Jurors heard closing arguments Monday in the vehicular homicide trial of a 19-year-old Queens teenager who prosecutors charge was high on marijuana and speeding at more than 110 mph before a crash that split his car in half and killed his four friends on the Southern State Parkway.
Joseph Beer faces up to 25 years in prison if convicted of aggravated vehicular homicide, manslaughter, reckless driving, reckless endangerment and other charges in connection with the October 2012 crash. Beer’s four passengers – 18-year-olds Darian Ramnaraine, Peter Kanhai and Chris Khan and 17-year-old Neal Rajapa – were all killed when his 2012 Subaru Impreza was ripped in half when he lost control of the car and smashed into a tree.
“Speed and weed – that’s what caused this crash,” Assistant District Attorney Michael Bushwack said during closing arguments Monday. “The faster he drove, the greater the risk his friends would die. This defendant caused this to happen. He temped fate and made this happen.”
Beer’s defense lawyer, Todd Greenberg, told jurors they’d have “honest doubt” because he says prosecutors didn’t prove that Beer was impaired by marijuana and that the impairment caused the crash – the two factors he said that would be necessary for jurors to find his client guilty of the top charge.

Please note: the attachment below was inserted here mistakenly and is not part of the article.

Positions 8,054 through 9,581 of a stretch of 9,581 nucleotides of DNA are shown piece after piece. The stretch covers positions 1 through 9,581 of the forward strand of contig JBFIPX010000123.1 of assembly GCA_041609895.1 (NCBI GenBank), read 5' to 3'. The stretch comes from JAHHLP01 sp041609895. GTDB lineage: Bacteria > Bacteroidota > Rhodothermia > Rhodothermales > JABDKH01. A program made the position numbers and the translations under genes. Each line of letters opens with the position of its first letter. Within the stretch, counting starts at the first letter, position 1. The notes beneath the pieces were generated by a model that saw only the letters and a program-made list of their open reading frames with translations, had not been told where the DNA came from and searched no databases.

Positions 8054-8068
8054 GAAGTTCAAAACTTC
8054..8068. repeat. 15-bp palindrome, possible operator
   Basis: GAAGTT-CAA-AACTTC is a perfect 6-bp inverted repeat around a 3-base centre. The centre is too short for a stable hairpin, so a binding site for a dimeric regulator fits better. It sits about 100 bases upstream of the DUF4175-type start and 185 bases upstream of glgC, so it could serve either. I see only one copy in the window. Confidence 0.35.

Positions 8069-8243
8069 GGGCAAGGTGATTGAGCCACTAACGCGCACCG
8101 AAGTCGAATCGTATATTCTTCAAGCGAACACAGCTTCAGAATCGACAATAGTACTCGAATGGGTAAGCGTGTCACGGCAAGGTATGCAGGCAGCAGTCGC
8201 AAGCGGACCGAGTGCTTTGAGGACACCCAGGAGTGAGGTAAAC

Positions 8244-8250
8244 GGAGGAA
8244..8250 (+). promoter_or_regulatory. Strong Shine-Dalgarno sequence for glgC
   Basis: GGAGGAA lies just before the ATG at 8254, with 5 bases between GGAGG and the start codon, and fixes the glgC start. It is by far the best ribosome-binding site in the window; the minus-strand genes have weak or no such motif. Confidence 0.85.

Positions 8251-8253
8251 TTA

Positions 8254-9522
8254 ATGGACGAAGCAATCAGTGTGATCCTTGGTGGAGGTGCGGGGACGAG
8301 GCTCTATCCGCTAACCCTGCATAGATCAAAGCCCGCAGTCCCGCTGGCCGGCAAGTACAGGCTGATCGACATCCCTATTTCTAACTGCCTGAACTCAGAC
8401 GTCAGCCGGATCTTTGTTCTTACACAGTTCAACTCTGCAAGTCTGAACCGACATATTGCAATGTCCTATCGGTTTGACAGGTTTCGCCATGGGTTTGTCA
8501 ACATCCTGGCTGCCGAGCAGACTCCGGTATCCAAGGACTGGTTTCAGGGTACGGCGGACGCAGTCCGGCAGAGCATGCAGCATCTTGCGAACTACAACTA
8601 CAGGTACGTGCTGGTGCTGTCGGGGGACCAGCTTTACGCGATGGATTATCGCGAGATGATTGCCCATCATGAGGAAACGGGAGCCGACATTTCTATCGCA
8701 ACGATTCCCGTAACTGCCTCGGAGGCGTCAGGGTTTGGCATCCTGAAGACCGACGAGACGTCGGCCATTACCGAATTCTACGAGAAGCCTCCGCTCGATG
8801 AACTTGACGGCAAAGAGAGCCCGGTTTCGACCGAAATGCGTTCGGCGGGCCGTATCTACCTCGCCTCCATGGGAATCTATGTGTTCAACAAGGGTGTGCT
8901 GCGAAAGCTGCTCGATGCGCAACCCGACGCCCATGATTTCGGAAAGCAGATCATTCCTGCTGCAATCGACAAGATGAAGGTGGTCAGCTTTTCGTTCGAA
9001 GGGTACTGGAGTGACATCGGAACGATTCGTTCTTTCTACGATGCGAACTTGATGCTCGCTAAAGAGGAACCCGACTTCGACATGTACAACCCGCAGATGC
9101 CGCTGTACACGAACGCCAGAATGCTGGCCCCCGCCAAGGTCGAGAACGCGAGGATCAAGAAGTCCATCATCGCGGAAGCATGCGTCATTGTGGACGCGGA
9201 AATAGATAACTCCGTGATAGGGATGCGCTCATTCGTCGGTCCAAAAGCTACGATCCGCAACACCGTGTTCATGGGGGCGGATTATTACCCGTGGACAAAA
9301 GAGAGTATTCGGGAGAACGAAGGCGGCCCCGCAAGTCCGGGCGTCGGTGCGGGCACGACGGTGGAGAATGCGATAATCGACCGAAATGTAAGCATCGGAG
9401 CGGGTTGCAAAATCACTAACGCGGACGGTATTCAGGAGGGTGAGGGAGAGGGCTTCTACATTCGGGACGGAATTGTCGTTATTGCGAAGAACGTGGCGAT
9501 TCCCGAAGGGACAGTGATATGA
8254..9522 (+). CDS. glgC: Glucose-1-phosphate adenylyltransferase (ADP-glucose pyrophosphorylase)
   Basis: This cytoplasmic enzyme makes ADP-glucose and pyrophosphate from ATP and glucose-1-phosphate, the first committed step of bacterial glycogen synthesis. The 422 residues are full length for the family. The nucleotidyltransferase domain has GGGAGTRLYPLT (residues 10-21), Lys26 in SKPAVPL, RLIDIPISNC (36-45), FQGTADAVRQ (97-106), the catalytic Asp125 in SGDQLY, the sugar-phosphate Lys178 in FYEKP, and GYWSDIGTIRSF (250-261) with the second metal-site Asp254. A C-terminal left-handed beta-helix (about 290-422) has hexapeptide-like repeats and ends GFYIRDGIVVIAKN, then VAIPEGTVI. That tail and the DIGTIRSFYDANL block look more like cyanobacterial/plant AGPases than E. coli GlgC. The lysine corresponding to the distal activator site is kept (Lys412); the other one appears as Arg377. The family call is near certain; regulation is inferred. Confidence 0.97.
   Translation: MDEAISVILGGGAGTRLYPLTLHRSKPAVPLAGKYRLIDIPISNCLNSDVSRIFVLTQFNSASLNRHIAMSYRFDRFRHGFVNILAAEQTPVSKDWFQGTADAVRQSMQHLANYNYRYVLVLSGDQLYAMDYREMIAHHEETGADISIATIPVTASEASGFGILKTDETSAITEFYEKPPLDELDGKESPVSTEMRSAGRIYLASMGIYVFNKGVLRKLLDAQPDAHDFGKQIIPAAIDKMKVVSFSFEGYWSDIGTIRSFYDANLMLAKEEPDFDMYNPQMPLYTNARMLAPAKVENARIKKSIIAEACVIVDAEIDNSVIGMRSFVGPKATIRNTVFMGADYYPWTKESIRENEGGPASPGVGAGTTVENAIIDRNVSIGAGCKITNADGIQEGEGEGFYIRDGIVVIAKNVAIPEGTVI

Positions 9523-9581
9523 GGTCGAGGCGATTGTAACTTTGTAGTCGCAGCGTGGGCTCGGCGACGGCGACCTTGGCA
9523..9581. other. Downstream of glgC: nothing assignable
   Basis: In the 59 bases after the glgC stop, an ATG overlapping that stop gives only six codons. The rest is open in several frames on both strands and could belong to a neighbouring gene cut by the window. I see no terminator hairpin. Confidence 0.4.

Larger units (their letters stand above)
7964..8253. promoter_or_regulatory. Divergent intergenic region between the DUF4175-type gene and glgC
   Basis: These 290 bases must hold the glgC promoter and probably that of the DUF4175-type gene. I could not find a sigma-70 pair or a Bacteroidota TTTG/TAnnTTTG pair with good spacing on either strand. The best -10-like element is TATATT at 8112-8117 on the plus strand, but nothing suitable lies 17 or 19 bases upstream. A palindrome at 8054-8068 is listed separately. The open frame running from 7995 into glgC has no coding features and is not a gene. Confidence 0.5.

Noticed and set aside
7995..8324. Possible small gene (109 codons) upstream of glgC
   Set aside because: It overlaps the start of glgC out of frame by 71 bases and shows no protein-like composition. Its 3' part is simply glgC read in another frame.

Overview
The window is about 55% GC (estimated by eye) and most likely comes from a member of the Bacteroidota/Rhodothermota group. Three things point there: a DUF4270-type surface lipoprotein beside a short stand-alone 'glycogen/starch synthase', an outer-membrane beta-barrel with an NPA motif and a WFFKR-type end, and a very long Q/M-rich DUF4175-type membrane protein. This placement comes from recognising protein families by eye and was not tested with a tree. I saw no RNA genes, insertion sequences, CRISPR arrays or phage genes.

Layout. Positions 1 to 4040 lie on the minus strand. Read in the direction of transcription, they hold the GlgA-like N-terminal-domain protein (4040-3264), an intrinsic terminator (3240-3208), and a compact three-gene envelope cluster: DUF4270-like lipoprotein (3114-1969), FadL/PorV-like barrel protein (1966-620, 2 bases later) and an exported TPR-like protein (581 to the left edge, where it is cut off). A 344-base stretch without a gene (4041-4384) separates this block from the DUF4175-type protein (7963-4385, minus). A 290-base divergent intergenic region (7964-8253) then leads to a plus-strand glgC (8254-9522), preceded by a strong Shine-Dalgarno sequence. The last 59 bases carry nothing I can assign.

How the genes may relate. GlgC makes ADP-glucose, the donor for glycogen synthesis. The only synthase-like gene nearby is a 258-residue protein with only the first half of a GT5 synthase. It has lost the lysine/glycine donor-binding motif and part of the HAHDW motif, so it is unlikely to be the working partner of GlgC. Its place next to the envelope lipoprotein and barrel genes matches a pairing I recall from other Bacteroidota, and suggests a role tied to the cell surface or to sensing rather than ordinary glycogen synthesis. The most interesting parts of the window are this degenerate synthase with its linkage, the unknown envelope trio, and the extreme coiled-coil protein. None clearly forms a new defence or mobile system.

Greenberg said his client doesn’t deny smoking marijuana the day of the crash, but insists there is a discrepancy about when he smoked the weed. A first responder who responded to the scene testified that Beer told him he smoked $20 worth of marijuana immediately before driving. The defense attorney says Beer had been smoking – with his friends – before he left his house. He insists Beer, who he called a “chronic marijuana user,” was not impaired by the drugs.
“Smoking is not the issue; it’s impairment that’s the issue,” Greenberg said. “The law does not say ingestion is a crime. The law says impairment is a crime.”
Greenberg also doesn’t deny his client was speeding at the time of the crash, but disputes the assertion by prosecutors that Beer was traveling a minimum of 110 mph. He said the Southern State Parkway, around the crash site, is “dangerous” because of an incline, blind spot and a curve. He said there are no signs that warn drivers of limited visibility, but Bushwack countered that Beer would have likely ignored the signs because he was ignoring the speed limit.
Bushwack said Beer would be guilty of the homicide charge because the marijuana “forged a link in the chain of events that caused the crash.” Calling it lethal recklessness, Bushwack said the purpose of the so-called “blunt ride” was “to put lives on the line.” Jurors will receive legal instructions from the judge early Tuesday and begin deliberations afterward.